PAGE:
Ben Tasker's Blog

It's funny how times change

Over the past few days, I've been going over the old Benscomputer.no-ip.org archives and have republished some of the content.

What's struck me as funny though, is how times change, but a lot of the issues remain exactly the same.

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Republished: Phorming Relationships

Originally published on Benscomputer.no-ip.org 06 Jun 2008

Most people have heard of 121Media, although they may not be able to place where they heard the name. Well 121Media are back as Phorm, and so far they've created quite a stir. They are pushing a new style of Targeted Advertising whereby they place some hardware between your computer and the Internet and analyse the pages you access in order to serve you with 'more relevant' advertising. Unlike many other online advertisers, Phorm will not just base adverts on partner pages that you have previously accessed, but will actively analyze the contents of almost every page you view.

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Modern Feminism is Dangerous

I'll start by clarifying what I mean by feminism - I don't mean the right to equality, equal pay etc - at this point those should really be considered common sense, even if we're not quite there yet. To me modern feminism appears to be far more fundamentalist than that and it's an incredibly dangerous path to follow.

The campaign 'Lose the lads mags' (backed by UK Feminista) is an ideal example of this. I can completely understand the sentiments being expressed, and yet the focus seems to be solely on magazines aimed at blokes.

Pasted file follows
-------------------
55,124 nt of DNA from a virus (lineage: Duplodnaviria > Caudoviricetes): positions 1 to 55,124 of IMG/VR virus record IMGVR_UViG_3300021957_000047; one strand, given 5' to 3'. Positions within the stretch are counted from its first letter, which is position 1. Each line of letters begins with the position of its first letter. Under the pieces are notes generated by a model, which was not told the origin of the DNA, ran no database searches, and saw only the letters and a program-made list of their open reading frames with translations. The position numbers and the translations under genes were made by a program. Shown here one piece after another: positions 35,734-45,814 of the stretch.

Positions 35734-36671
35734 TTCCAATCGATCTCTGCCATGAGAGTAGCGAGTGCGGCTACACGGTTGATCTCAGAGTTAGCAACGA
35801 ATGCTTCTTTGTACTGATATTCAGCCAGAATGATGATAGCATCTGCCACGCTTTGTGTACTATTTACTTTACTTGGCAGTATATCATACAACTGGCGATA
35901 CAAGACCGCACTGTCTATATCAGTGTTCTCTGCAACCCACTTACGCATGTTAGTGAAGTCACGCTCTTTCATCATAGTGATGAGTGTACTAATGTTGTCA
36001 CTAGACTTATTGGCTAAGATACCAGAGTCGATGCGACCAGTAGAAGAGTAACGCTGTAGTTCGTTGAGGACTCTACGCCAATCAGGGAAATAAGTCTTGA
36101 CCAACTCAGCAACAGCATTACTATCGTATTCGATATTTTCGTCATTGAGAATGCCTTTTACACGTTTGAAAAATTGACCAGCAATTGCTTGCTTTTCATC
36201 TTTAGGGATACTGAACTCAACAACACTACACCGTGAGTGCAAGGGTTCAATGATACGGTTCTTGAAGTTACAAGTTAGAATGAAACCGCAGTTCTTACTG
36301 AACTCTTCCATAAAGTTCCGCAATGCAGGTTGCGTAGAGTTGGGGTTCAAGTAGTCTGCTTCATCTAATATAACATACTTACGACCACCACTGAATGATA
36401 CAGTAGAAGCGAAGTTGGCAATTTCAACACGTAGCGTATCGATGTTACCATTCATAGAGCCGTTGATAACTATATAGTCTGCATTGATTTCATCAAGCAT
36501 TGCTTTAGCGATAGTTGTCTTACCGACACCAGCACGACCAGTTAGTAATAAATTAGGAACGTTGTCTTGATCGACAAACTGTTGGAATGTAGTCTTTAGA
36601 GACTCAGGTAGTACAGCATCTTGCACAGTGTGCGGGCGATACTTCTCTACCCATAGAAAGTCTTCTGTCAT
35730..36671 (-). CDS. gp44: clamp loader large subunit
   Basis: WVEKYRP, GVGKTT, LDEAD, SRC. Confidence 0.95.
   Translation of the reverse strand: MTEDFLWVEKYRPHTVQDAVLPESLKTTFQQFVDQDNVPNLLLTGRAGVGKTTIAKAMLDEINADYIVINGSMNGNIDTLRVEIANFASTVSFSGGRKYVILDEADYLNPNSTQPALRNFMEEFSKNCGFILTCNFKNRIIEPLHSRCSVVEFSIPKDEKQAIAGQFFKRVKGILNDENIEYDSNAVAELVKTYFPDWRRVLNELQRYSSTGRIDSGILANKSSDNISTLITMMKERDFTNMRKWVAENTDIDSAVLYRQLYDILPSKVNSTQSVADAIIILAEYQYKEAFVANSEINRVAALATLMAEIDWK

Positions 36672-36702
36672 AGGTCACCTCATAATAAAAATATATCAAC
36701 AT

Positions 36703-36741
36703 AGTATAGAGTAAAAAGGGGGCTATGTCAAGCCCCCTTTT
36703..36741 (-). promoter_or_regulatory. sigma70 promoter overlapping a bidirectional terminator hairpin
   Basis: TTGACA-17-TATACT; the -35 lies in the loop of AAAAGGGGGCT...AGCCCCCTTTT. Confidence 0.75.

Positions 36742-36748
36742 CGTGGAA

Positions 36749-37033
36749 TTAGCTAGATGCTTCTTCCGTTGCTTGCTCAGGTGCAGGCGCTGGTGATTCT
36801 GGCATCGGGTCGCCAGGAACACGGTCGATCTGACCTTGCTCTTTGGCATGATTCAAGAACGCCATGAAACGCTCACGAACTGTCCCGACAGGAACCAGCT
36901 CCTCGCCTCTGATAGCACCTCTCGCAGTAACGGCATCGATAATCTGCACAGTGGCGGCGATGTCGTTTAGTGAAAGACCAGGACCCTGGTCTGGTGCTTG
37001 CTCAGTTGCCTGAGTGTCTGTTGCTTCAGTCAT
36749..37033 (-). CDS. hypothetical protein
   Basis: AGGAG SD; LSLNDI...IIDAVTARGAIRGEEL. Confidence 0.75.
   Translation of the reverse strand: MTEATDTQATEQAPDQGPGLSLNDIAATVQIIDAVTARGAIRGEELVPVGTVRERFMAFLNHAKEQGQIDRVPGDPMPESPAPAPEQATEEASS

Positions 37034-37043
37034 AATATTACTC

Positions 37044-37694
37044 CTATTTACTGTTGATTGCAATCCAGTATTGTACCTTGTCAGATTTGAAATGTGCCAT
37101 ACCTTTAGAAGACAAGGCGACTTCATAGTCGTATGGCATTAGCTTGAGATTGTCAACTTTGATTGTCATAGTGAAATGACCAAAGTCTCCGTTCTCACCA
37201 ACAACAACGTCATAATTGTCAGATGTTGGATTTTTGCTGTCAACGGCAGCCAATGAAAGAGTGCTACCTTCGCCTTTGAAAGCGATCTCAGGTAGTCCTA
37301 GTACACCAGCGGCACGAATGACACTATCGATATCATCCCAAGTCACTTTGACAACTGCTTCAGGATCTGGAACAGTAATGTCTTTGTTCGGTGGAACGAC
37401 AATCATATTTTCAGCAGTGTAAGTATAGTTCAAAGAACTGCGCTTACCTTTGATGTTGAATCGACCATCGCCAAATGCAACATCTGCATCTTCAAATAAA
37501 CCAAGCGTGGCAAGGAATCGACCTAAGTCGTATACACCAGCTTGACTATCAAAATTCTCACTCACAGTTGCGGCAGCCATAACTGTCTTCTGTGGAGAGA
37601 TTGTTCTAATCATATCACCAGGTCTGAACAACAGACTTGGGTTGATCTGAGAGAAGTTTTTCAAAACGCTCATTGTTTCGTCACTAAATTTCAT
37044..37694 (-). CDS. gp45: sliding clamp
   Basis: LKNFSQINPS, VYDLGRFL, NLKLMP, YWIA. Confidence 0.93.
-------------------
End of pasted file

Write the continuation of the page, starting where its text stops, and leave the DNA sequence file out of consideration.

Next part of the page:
In this post, we'll be looking at what the campaign group seems to be missing, and why it's so dangerous for them to be attempting to force their views onto others. Although we'll be using this as an example, the aim is to try and ensure that all points raised are applicable to most of the current 'feminist' topics.

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My Volvo is Dead

It's been a sad week, on Monday I took my Volvo 440 for its MOT, knowing I'd get a few 'must fix' items back - emissions being the usual headache. This year, emissions passed with flying colours, but it was noticed that the sills have seen better days. Or as the garage I took it to for a confirming opinion said - if we remove the plastic covers to check, you won't have sills anymore!

So after 3 years of hard service, my car has finally gone to the scrapyard. I only ever expected it to last a year, so it's done well, but it's still quite sad to be left with nothing but spares to sell, especially as it was otherwise mechanically sound.

Still, on the upside, at least I'd gone in knowing there was a chance of a fail so it wasn't a complete shock. Life goes on, and cars don't last forever (parts were getting a little scarce too), though it's going to take quite some time to find a car that drives quite as well, something that's going to bug me for quite a while on my daily commute.

 

Why You Shouldn't be using SHA1 or MD5 to Store Passwords

There are a lot of badly coded sites out there, and far too many sites still seem to be falling prey to SQL Injection vulnerabilities resulting in a lot of high profile leaks of user data.

I wrote quite some time ago on The Importance of Salting Stored Passwords And How To Do So Correctly, but whilst the underlying message remains correct, the techniques for doing so have been outpaced by technology.

Although still widely used, checksum algorithms such as SHA1 and MD5 are no longer sufficiently secure.

In this post we'll be exploring why you shouldn't be using MD5/SHA1 and how you should be storing passwords.

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